Technology: how young is too young?

By Joe DeMarzio
November 19, 2009

To use it, or not to use it? That is the question. Technology is becoming something that is defining our generation. Some may argue the fact that technology is robbing the youth out of children. This is a very controversial topic that many people tend to disagree on. I however; have my own opinions.

I see kids walking around with cell phones and that kind of annoys me. Why are five year olds using cell phones? They are not at the point in their lives where they are left alone so why do they need one? I do not get it. I got a cell phone when I was in eighth grade, which is when my parents thought I was old enough to have one.

Right now, I am addicted to the Internet, my cell phone, and every other type of popular technology. As much as I admire the fact that I have the whole world of information right in the palm of my hands if I need it, I really do appreciate the fact that I grew up without that type of technology in my life. It allowed my peers and I to spend more time outside doing fun childish-like things instead of sitting inside on the computer all day.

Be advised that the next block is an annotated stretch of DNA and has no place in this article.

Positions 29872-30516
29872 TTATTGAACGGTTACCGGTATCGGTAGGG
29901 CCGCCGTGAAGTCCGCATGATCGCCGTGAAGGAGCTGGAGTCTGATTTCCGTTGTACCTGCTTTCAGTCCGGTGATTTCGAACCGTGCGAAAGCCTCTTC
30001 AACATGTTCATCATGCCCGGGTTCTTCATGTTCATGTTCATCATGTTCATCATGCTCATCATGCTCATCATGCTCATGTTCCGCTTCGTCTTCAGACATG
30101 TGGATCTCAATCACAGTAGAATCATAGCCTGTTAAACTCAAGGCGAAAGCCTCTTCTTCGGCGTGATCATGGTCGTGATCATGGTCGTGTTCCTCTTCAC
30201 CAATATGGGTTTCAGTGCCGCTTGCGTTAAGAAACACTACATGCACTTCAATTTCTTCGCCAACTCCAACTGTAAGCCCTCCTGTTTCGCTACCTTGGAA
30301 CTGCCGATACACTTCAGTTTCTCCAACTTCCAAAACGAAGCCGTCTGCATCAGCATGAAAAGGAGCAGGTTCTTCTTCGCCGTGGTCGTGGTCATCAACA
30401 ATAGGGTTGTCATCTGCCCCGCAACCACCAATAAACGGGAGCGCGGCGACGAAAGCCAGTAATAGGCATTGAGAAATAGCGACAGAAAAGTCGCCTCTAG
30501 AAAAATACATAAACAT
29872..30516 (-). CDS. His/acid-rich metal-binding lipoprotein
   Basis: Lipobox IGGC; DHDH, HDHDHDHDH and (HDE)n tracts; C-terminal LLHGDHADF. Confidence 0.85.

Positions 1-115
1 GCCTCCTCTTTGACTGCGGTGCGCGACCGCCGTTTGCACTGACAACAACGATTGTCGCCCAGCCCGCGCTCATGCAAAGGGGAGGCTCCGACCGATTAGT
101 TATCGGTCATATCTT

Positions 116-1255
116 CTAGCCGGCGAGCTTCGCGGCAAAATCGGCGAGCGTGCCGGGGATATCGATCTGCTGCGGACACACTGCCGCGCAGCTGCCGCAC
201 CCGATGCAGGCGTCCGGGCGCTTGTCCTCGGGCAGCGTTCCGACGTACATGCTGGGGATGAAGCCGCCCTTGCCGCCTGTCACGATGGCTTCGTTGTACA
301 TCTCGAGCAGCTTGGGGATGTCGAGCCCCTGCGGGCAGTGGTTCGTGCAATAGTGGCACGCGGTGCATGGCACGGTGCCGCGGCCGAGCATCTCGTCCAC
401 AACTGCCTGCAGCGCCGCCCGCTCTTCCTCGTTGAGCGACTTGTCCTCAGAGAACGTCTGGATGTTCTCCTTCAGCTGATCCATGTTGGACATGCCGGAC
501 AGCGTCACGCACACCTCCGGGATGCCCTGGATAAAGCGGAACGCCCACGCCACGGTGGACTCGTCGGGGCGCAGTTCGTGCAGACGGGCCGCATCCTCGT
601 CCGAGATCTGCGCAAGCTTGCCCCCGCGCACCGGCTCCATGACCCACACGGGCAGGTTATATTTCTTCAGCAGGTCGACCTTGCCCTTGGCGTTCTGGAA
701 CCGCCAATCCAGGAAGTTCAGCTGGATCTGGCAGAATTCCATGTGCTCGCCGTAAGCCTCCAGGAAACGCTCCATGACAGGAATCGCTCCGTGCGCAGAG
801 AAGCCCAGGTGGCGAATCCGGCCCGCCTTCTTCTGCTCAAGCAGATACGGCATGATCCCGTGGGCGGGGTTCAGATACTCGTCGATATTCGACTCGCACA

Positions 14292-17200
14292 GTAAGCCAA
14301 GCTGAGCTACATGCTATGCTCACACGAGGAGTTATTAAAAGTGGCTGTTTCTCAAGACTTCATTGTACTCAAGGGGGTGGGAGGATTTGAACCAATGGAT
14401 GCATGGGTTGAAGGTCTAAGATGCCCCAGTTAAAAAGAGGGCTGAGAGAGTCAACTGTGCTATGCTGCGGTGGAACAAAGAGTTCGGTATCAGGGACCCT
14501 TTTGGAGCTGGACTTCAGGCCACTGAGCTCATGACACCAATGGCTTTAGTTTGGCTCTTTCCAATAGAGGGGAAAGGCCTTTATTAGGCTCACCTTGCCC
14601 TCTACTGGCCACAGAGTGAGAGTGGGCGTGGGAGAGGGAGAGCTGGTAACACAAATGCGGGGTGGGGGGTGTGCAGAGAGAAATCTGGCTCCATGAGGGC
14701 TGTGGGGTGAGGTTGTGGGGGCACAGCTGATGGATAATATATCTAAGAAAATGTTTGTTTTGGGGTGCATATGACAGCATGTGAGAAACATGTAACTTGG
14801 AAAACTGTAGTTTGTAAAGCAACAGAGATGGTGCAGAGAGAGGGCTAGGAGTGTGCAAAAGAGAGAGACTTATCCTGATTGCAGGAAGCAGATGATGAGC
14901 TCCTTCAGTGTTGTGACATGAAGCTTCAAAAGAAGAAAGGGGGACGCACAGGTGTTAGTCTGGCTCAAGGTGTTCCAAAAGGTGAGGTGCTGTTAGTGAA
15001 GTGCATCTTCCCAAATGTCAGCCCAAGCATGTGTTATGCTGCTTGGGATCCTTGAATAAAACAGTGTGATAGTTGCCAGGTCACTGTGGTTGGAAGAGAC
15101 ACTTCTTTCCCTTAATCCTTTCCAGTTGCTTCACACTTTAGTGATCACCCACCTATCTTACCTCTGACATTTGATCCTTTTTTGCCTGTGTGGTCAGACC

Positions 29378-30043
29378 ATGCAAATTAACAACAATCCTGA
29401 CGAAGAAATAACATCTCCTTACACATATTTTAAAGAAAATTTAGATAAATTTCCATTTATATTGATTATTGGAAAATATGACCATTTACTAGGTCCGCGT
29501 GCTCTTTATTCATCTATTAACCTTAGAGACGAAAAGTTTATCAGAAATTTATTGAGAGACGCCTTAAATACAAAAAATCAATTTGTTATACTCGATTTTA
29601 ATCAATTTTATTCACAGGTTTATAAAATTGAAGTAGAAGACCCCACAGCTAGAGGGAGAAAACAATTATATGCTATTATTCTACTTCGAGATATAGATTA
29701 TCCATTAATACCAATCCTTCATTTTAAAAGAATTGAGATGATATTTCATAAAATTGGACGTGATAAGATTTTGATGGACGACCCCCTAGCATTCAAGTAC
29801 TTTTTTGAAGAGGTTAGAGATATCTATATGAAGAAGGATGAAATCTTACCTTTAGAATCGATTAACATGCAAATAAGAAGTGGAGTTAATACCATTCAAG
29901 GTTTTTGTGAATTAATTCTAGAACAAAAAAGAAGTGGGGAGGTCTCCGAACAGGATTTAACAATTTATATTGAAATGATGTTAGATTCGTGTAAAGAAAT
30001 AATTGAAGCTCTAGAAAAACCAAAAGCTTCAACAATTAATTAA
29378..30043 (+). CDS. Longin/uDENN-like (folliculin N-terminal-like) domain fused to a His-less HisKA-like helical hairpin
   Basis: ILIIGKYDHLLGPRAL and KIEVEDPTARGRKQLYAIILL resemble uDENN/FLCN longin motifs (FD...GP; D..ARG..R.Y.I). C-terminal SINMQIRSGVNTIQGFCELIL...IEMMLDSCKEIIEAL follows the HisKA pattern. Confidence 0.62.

Exposing kids to the internet is not a bad thing; it just makes the child grow up a lot faster than they would if they weren’t exposed to certain types of news.

I noticed recently that a lot of pre-teens were joining social networking Web sites like facebook and myspace. I do not see a problem with this, other than their lack of maturity that leads to fights and online bullying. The good part of the Internet Children have access to a wealth of information and capabilities they never had before. They can communicate with people in less than a second, regardless of where they live on the planet. On the other hand, the children are becoming quite antisocial. I’m sorry, it’s true. E-mail and text messages are fine for typing a short message; emails are even good for permanent and convenient storage of documents or other sources of information. On the other hand, MySpace is not talking to people; Facebook is not talking to people, a lot of people mistake talking on the internet for legitimate social interaction. This method of communication is not really socializing, even if you call it social networking.

In my field of study, it allows me to appreciate technology more and I looked at it as something different, although, if I had a child of my own, I would be reluctant to expose them to too much at an early age so they do not develop a sense of laziness later on. On the other hand, I see a gap widening now with people drifting farther and farther away from real communication, now people are hesitant to have a real conversation with someone in person.

Are the times changing? Yes. Is it robbing children of their youth? Maybe.

Joe DeMarzio

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